Monday, May 8, 2017
[This is the second in a series of essays by Kermit Lind, Clinical Professor of Law Emeritus, Cleveland-Marshall College of Law, Cleveland State University.]
Various observers see different things when they look at houses and buildings abandoned during the mortgage crisis. From different, sometimes competing, points of view, communities need a sustained collaboration of perspectives—local public officials from different departments and agencies, civic and public interest groups, community advocates--using all relevant data and strategic solutions to deal with new threats to residential neighborhoods. This blog post continues an on-going look at a few examples of what different people see in blighted dwellings.
The first blog post in this series is available here.
Conflicting perspectives must be reconciled. Home owners, lenders, investors, speculators, creditors, debt collectors, neighbors, community advocates, local officials, state officials, federal officials, and public agencies are pursuing different, and often conflicting, objectives in relation to real property abandonment. Governments at various levels have different agendas, as do courts, prosecutors, and policing agencies, even those within the same jurisdiction.
Government-sponsored enterprises, global financial institutions, real estate investment trusts, and their servicing agents also do not share the same vision. Each businesss’s individual interests compete for profit with procedures that undermine the success of the business plans of the others.
The risks resulting from the asymmetrical battle between the perspectives of housing consumers and those of global financial, investment, and real estate businesses makes home ownership less possible and less attractive for young families than at any time during the last century.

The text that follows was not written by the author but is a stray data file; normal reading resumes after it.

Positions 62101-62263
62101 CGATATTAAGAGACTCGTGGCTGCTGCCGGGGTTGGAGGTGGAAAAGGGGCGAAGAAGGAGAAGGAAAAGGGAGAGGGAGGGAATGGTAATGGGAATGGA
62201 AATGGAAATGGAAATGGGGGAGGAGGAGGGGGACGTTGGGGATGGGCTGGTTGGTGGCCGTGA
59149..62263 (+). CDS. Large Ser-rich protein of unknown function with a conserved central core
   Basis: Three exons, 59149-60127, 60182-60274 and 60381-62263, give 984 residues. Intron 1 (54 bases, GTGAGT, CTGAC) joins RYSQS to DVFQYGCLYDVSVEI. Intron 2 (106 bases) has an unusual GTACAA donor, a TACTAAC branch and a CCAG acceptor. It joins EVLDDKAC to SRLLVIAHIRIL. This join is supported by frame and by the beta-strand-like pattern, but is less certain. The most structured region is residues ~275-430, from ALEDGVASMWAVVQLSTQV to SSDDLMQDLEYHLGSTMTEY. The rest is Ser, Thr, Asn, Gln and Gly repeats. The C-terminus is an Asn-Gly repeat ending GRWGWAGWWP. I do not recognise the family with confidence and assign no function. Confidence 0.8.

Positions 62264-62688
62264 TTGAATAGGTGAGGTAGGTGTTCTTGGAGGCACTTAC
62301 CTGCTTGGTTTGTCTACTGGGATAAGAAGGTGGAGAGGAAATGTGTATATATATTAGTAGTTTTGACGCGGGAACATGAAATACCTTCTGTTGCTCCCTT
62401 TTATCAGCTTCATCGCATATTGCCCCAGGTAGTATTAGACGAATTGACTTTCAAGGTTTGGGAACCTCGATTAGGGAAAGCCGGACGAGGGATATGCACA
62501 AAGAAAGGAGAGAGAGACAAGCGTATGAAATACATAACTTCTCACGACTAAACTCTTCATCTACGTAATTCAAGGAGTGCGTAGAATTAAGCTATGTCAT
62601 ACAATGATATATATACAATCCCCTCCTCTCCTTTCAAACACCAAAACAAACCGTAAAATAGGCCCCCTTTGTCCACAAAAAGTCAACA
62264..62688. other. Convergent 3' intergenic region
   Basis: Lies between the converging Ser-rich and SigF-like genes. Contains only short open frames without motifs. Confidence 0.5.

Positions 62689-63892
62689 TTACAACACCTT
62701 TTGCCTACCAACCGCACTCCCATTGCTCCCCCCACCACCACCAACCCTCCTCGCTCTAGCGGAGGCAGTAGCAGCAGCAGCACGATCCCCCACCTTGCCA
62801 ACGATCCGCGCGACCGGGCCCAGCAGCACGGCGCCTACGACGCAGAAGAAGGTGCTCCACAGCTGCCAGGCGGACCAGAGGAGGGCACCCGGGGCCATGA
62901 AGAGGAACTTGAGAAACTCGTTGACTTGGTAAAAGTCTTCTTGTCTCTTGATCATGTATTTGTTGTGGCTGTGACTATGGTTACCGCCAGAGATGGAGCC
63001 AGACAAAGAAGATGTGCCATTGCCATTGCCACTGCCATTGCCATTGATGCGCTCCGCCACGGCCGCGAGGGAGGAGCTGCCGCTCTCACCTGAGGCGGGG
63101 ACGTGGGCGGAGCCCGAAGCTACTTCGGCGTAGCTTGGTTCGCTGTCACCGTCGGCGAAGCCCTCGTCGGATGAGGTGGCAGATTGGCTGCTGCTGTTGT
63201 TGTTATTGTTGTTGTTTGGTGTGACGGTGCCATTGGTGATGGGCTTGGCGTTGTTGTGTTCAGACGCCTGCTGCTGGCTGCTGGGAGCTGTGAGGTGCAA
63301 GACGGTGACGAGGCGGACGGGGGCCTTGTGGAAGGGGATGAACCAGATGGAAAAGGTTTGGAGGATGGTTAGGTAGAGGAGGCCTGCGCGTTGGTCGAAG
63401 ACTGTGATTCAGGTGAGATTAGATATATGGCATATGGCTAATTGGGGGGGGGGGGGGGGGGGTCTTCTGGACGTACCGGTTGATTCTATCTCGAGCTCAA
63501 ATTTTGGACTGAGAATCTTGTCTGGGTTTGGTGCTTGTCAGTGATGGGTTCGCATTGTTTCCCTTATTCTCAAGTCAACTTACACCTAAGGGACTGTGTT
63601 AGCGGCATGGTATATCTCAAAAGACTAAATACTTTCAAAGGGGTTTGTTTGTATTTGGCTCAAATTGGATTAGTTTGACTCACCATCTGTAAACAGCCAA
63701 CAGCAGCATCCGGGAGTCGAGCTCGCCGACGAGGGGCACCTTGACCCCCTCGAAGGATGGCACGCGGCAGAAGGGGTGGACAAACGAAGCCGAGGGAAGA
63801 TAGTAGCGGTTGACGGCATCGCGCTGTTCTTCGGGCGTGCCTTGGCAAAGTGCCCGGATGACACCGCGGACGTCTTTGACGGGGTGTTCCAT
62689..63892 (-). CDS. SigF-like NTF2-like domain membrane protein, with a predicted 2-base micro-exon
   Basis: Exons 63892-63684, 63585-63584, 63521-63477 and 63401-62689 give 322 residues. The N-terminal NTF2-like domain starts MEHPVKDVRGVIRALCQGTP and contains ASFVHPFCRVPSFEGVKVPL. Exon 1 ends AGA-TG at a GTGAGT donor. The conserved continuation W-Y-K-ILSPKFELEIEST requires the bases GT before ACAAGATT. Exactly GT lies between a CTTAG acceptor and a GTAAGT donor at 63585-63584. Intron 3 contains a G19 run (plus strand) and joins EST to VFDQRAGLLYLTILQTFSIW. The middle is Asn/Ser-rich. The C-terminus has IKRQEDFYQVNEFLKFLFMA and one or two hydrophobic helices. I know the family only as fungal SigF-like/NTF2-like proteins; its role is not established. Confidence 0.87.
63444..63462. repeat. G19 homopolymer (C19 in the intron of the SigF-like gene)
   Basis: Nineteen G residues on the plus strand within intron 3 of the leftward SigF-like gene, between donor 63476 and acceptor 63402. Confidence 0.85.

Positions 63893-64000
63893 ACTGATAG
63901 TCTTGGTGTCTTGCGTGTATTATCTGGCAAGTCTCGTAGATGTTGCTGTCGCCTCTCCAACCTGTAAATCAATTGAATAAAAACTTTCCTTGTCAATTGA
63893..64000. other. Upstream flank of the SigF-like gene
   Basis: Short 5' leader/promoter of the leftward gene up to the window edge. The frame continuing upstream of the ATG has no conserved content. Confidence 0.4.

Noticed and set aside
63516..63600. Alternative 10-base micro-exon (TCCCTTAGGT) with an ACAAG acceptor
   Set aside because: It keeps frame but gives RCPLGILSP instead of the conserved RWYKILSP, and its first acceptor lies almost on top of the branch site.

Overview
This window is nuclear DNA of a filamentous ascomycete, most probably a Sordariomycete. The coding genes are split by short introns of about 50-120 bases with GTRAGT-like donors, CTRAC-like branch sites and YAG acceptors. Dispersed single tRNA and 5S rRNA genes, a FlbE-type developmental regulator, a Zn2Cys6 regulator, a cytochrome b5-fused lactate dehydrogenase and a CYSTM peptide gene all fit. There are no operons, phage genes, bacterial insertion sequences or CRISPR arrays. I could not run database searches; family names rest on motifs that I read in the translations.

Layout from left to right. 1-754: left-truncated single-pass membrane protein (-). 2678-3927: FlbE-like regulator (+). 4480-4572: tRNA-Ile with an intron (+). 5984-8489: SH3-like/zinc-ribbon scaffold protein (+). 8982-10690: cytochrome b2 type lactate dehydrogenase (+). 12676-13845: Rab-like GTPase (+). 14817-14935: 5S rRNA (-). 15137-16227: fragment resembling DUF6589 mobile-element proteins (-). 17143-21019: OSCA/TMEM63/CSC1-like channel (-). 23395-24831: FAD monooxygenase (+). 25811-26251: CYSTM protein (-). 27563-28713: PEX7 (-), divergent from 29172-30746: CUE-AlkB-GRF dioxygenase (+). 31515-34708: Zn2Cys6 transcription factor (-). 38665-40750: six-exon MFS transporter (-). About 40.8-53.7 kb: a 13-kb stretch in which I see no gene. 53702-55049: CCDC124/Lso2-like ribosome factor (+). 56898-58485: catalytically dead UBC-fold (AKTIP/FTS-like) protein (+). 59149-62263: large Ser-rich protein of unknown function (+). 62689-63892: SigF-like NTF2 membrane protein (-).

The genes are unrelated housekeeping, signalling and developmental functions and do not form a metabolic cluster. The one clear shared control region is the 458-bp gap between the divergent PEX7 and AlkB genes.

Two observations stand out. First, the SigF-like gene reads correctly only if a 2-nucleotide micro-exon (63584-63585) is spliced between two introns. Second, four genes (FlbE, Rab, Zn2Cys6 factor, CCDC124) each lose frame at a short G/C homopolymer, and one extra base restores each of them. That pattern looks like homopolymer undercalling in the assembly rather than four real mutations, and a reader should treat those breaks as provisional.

Responsible maintenance of dwelling places is the legal and equitable obligation of those who own or control housing. It is also essential to the long-term viability of a housing finance industry that both consumers and investors can trust. Those harmed when property maintenance responsibilities are abandoned include the creditors and investors in neighboring dwellings whose paying debtors may default on their mortgage loans and maintenance when their home’s value plummets. Maintenance issues are omnipresent in the scenario of the concentration and spread of subprime loans, rapid defaults, rising foreclosures, low-value sheriff sales, and the dumping of bank “real estate owned” properties to speculators. Maintenance is abandoned early in the sequence, and the possession of dwellings is subsequently abandoned. The breakdown of maintenance begins a decline toward blight from which recovery is costlier than the value of the property.
Better housing and neighborhood environmental code compliance is essential for stopping rampant abandonment and dystopia. Unfortunately, the code compliance apparatus as currently constituted in most communities is not capable of dealing with abandoned, worthless housing. The various local government compliance and enforcement agencies exercising police power in cities operate in separate silos and often at cross-purposes. Laws and law enforcement policies are obsolete in the context of new fangled housing marketing and financing.
Code compliance is also thwarted when each agency pursues its limited mission without regard to the residents who depend on effective law enforcement for a healthy, safe, and secure residency. There is insufficient coordination in public safety operations to constitute a reliable system able to ensure compliance with neighborhood housing, health, and safety laws, especially compliance by absentee owners and controlling lien holders.
The article will continue next week with Part 3 in this 3 part series.
This is a revised and shorter version of the paper published in Probate & Property, Vol. 29, No. 2, (March/April 2015) (American Bar Association): pp. 1-9, and available here.